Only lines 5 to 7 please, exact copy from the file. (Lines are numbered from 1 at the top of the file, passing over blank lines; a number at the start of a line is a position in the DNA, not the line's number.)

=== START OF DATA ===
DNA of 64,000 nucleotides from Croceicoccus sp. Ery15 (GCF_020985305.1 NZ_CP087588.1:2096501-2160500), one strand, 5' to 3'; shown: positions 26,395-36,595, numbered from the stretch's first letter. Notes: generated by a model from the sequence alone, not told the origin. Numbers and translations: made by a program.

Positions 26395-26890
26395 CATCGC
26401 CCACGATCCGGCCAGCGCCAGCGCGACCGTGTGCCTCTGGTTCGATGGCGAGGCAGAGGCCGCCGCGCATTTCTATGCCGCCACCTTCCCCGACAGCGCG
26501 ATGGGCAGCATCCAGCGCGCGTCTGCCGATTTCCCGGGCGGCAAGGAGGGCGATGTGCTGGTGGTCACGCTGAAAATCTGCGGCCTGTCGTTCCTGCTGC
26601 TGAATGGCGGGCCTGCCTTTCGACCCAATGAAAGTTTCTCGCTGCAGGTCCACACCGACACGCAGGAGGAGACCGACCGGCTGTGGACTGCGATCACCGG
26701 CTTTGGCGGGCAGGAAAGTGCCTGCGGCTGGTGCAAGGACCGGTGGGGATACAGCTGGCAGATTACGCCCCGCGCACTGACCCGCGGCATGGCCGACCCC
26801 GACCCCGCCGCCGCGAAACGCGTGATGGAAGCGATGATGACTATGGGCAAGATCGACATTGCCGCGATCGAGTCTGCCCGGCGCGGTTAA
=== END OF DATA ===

26501 ATGGGCAGCATCCAGCGCGCGTCTGCCGATTTCCCGGGCGGCAAGGAGGGCGATGTGCTGGTGGTCACGCTGAAAATCTGCGGCCTGTCGTTCCTGCTGC
26601 TGAATGGCGGGCCTGCCTTTCGACCCAATGAAAGTTTCTCGCTGCAGGTCCACACCGACACGCAGGAGGAGACCGACCGGCTGTGGACTGCGATCACCGG
26701 CTTTGGCGGGCAGGAAAGTGCCTGCGGCTGGTGCAAGGACCGGTGGGGATACAGCTGGCAGATTACGCCCCGCGCACTGACCCGCGGCATGGCCGACCCC